Case Report - Volume 2 - Issue 6

18-F-FDG PET/CT Finding of Intramedullary Spinal Cord Metastases from Cerebellar Medulloblastoma - Case report

Fatema Al Sawafi; Naima Al Bulushi*

Department of Nuclear Medicine and Molecular Imaging Centre, Royal Hospital, Oman.

Received Date : Sep 26, 2022
Accepted Date : Oct 31, 2022
Published Date: Nov 21, 2022
Copyright:© Naima Khamis Al Bulushi 2022

*Corresponding Author : Naima Khamis Al Bulushi, Department ofNuclear Medicine and MolecularImaging Centre, Royal Hospital, Oman.

Case Report

A 20- years old female patient, diagnosed case of right cerebellum medulloblastoma, post excision, adjuvant chemotherapy, and radiotherapy in 2018. Presented with right eye swelling in 2021. Brain MRI revealed aright frontal parasagittal mass lesion and left lateral cerebellar mass, highly suggestive of disease recurrence. Total spine MRI showed interval development of new intra-axial lesion at the level of the cervical medullary junction, highly suggestive of Intramedullary spinal cord metastasis (Figure 1).

The patient received palliative radiotherapy for the brain lesions. Post-therapy 18-F-FDG PET/CT scan was done and revealed multiple hypermetabolic lesions seen in the supra and infratentorialregions, representing the known metastatic lesions (Figure 2). In addition, there is interval development of multiple hypermetabolic spinal cord lesions in keeping with Intramedullary spinal cord metastasis (Figure 3). The patient developed lower back pain with neurological deficits. She was referred to palliative team follow-up and palliative radiotherapy to the sacral area.


Intramedullary spinal cord metastasis (ISCM) or what used to be called "Drop metastasis" is rare, constituting only about 8–9% of all CNS metastases [1,2]. Those can be seen in association with extracranial as well as primary intracranial tumors. ISCM from primary intracranial and is very rare [3]. Some CNS primary neoplasms can metastasize and seed inferiorly to the spinal cord spaces, most commonly glioblastoma (GBM), anaplastic astrocytoma, medulloblastoma, ependymoma, and choroid plexus carcinoma. The ISCM from the extracranial tumors most originates from lung cancer (50%), with the remaining from breast cancer (11%), colorectal cancer (3%), kidney cancer (10%), melanomas (8%), and lymphomas (4%) [1,4]. Early suspicion of spinal drop metastasis and early start of treatment is required to improve the neurologic deficit, quality of life, and survival of these patients [5].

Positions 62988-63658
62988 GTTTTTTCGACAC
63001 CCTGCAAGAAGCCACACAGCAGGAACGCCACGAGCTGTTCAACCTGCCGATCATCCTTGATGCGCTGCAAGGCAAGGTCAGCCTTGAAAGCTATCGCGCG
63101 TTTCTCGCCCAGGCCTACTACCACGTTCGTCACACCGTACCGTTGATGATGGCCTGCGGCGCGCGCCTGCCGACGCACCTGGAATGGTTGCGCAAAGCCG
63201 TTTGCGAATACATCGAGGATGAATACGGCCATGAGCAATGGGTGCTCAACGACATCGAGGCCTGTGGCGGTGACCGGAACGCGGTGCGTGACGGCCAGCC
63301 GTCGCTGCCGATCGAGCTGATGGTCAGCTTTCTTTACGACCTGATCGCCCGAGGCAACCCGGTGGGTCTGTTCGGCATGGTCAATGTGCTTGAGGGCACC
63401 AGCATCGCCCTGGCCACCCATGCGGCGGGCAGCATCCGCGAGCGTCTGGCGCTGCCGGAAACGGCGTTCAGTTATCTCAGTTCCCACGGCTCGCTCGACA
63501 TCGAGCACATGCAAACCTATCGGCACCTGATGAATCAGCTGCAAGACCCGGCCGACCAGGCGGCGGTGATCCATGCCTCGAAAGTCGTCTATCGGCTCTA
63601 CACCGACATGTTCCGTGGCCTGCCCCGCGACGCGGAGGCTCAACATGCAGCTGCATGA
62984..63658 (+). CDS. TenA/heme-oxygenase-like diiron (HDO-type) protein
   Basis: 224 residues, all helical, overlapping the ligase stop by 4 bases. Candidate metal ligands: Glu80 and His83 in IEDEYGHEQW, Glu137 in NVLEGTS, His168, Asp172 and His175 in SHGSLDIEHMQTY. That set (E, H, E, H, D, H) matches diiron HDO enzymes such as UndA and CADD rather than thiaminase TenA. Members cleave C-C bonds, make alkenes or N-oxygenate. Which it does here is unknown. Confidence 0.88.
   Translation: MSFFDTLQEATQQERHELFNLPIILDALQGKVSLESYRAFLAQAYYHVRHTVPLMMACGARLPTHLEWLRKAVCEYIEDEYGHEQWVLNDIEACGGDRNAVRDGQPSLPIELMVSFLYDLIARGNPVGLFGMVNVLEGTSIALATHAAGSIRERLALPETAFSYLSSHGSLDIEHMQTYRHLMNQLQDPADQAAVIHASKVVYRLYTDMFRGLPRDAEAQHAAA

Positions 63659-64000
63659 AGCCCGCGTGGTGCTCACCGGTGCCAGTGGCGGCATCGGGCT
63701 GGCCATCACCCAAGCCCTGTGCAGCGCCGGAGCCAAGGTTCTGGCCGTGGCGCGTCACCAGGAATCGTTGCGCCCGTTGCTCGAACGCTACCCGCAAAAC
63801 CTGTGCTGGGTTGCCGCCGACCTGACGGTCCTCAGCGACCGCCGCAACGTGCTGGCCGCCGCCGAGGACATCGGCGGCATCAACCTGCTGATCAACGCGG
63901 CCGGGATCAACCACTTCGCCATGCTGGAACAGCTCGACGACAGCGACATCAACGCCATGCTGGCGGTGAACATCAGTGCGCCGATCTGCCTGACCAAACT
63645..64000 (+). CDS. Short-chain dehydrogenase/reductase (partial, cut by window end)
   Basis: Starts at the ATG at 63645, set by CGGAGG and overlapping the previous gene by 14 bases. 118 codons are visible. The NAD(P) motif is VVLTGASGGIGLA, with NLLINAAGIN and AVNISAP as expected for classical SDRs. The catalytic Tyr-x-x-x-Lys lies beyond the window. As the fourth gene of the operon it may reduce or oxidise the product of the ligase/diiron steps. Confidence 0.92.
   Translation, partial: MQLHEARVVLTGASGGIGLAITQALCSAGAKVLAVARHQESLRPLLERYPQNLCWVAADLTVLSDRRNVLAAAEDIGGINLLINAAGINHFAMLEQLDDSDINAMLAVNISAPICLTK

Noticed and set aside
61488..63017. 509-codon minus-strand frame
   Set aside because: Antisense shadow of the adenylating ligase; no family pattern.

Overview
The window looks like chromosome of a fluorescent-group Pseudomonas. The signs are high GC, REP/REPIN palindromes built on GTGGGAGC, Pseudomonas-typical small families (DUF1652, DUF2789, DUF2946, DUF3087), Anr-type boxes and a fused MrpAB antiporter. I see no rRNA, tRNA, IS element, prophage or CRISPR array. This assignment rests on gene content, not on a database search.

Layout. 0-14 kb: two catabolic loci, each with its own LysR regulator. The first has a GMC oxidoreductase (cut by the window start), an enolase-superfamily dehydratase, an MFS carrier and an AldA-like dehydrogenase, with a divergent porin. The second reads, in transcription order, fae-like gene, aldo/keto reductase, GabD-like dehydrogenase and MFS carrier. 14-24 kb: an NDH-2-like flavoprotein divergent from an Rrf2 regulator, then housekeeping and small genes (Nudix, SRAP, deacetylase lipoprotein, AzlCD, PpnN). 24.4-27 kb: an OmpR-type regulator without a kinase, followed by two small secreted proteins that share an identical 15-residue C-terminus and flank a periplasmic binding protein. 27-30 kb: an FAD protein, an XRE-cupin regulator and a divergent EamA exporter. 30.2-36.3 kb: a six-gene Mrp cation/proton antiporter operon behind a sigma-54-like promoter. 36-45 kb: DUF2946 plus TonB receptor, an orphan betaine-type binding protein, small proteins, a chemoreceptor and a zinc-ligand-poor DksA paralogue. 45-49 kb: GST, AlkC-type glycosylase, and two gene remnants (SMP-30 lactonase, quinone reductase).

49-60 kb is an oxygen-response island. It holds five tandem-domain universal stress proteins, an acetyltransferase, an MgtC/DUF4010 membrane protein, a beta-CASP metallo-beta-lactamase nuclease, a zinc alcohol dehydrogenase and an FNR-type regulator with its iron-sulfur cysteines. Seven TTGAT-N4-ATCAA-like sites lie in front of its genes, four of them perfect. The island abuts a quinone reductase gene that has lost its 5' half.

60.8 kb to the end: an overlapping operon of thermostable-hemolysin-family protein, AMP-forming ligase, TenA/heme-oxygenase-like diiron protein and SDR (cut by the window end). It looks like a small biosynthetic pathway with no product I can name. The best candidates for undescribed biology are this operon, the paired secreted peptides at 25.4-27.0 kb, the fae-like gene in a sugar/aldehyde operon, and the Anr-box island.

In our case, the 18-F FDG PET/CT scan showed good diagnostic value in detecting spinal cord metastases in apatient with relapsed medulloblastoma. 18-F FDG PET/CT is useful in the diagnosis and characterization of central nervous system tumors and the uptake intensity correlates with the type of tumor, histological grade, and survival outcomes [6]. Although High-quality spinal MR imaging with contrast is considered the method of choice to detect spinal cord metastasis, there is growing evidence with cases published in the literature demonstrating 18F-FDG PET/CT imaging in detecting ISCM.Whole-body 18F-FDG PET-CT can serve as an essential adjunct to MRI in identifying FDG avid metastatic spinal cord lesions and directing an enhanced MRI study for precise localization and confirmation of such tumors [7]. Hence, it is worthstudyingthe future potential clinical utility and diagnostic value of 18 F FDGPET/CT versus MRI in the diagnosis and detectionof ISCM.

Disclosure: No potential conflict of interest relevant to this article was reported.


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